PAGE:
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Tens of thousands sign petition to move the date of Halloween

Thousands sign petition to MOVE the date of Halloween to the last Saturday of October with a campaign group claiming children will be safer

  • Over 67,000 people have signed a petition to change the date of Halloween 
  • A campaign group wants Halloween to fall on the last Saturday of October 
  • The holiday takes place on October 31 and organizers say having it on Saturday would mean a ‘safer, longer and stress-free celebration’ for families  
  • The Halloween and Costume Association say there are 3,800 Halloween related injuries each year, but don’t say how changing the date would prevent them 

Over 67,000 people have signed a petition to change the date of Halloween to the last Saturday of October for a ‘longer and stress-free celebration.’

The online campaign to change the date of Halloween, which falls on October, 31, was started by a group called the Halloween and Costume Association.

The change.org petition was started last year and has 67,000 signatures, with 75,000 needed before it is sent to President Donald Trump for consideration.

Halloween falls on a Thursday this year and it would take place on October 26 if it fell on the month’s final Saturday this year.  

Over 67,000 people have signed a petition to change the date of Halloween to the last Saturday of October for a ‘longer and stress-free celebration’

The change.org petition was started last year and has 67,000 signatures to change the date of Halloween, with 75,000 needed before it is sent to President Donald Trump for consideration

The change.org petition was started last year and has 67,000 signatures to change the date of Halloween, with 75,000 needed before it is sent to President Donald Trump for consideration

The group argues that there are 3,800 Halloween-related injuries each year, although they gave no reason as to how injuries would be avoided if it was held on Saturday.

The petition also cites issues like parents not accompanying children who are out trick-or-treating and children not carrying flashlights.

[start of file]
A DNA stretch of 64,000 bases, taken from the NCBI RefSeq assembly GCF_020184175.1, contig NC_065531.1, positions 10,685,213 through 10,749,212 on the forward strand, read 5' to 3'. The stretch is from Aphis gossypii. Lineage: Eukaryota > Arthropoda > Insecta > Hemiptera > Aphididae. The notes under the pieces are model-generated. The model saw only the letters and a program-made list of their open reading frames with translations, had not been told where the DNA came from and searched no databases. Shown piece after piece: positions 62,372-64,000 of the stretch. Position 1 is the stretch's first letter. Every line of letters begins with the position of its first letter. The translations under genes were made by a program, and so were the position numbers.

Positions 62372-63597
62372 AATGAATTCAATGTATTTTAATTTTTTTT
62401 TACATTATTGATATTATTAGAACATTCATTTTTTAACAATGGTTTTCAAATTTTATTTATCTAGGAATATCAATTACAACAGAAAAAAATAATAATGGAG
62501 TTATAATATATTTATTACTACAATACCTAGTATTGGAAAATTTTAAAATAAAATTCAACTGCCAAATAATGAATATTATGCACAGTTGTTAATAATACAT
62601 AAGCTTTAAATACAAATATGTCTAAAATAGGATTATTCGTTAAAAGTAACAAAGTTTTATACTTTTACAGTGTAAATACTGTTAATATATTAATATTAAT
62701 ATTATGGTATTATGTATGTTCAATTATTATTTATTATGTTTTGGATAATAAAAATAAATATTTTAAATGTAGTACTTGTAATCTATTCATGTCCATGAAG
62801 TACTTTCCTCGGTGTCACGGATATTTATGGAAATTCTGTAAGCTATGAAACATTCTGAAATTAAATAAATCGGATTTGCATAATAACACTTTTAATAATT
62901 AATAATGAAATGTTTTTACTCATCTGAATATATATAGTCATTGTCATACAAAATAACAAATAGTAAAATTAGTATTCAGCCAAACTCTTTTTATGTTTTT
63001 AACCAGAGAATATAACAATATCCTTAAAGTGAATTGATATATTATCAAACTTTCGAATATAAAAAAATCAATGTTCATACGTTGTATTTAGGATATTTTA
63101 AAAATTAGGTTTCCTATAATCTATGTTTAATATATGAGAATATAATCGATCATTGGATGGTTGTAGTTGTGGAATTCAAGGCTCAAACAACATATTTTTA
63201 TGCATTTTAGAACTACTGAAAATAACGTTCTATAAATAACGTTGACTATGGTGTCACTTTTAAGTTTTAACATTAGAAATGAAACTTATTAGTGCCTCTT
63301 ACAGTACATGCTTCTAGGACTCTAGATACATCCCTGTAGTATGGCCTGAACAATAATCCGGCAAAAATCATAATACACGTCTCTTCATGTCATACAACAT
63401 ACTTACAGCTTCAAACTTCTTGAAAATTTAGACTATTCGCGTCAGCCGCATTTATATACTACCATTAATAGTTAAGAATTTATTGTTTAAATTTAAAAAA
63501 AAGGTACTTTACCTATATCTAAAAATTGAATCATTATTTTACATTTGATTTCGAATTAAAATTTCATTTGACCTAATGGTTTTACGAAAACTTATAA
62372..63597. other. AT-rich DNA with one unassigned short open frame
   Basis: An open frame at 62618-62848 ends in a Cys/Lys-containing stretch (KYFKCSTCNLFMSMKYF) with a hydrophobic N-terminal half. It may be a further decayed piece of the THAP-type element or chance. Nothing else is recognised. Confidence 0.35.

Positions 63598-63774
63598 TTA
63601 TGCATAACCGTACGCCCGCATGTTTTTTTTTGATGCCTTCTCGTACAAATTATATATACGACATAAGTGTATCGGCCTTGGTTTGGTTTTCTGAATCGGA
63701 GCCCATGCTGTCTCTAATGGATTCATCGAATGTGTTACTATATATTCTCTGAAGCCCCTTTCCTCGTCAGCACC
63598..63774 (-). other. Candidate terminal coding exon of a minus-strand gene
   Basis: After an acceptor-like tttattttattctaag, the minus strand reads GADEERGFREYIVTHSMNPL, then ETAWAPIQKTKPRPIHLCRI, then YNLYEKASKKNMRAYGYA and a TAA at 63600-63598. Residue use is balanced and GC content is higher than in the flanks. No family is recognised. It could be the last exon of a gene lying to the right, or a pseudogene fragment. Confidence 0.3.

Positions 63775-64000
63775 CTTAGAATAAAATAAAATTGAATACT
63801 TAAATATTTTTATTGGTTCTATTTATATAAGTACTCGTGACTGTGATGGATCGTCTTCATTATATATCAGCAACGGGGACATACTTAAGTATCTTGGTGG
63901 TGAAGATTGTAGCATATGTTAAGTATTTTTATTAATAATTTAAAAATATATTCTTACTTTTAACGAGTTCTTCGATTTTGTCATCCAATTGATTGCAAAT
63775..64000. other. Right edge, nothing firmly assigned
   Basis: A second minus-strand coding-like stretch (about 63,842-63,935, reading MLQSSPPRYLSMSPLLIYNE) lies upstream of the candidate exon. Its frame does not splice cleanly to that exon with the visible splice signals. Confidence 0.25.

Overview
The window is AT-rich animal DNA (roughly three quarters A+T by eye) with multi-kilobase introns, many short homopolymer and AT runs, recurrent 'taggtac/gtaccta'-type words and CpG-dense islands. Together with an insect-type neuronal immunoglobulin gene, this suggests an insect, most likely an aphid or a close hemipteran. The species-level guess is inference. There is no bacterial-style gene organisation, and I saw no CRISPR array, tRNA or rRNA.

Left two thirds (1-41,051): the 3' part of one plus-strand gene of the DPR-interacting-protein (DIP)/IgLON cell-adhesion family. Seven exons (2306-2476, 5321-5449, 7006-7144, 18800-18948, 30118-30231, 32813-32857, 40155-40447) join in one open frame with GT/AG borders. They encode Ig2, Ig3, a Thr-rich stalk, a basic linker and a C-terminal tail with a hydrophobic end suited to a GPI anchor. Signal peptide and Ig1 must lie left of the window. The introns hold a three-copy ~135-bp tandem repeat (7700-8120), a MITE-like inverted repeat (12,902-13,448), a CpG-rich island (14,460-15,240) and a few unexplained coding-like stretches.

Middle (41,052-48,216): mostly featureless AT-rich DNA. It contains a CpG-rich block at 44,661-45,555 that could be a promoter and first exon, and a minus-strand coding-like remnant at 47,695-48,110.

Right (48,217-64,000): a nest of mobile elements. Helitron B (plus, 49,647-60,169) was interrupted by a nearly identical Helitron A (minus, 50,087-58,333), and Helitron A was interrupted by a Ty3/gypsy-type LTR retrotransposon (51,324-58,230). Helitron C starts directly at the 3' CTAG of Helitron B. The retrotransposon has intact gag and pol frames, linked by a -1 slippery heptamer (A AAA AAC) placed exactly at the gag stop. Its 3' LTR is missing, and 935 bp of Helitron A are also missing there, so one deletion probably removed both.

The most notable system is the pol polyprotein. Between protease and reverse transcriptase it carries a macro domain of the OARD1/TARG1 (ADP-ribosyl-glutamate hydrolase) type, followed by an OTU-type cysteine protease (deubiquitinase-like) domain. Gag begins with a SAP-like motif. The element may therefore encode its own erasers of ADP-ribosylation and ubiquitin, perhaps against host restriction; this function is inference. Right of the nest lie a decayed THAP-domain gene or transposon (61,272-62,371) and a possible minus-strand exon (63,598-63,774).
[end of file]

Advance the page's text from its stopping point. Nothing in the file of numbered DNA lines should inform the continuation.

It adds: ‘Children are more than twice as likely to be hit by a car and killed on Halloween. Discuss safety, pre-plan a route, stay on side walks and use cross walks.’

It also claimed that  511% of millennials claim Halloween is their favorite holiday, before adding: ‘why cram it into 2 rushed evening weekday hours when it deserves a full day!?.’

Millennials is the term give to people born between 1983 and the mid 2000s, who are arguably regarded as an entitled generation and are adept at using technology and social media platforms.

And people who signed the petition tended to agree with the organizers, claiming it made more sense to have it at the weekend when children don’t have to go to school.

One person wrote: ‘It makes more sense to have it always on a Saturday so that we don’t have to worry about getting the kids home and in bed early for school the next day. 

The Halloween and Costume Association said one of the reasons the date should be changed was due to 3,500 Halloween related injuries happening every year

The Halloween and Costume Association said one of the reasons the date should be changed was due to 3,500 Halloween related injuries happening every year 

‘Also, for most people, they wouldn’t have to worry about working that day or the day following.’

Another user said: ‘It gives children and parents alike time to enjoy Halloween without rushing, taking time off work to spend the evening with their children, and takes away the stigma of what some people think the holiday is really about and just makes it a really fun day.’ 

Halloween started with the ancient Celtic festival of Samhain, when people would light bonfires and wear costumes to fend off ghosts.

Pope Gregory III designated November 1 as a time to honor all saints and All Saints Day included several the traditions of Samhain in the eight century.  

Over time, Halloween later became a day of activities like trick-or-treating, festive gatherings, donning costumes and eating sweet treats.

 

Read more at DailyMail.co.uk


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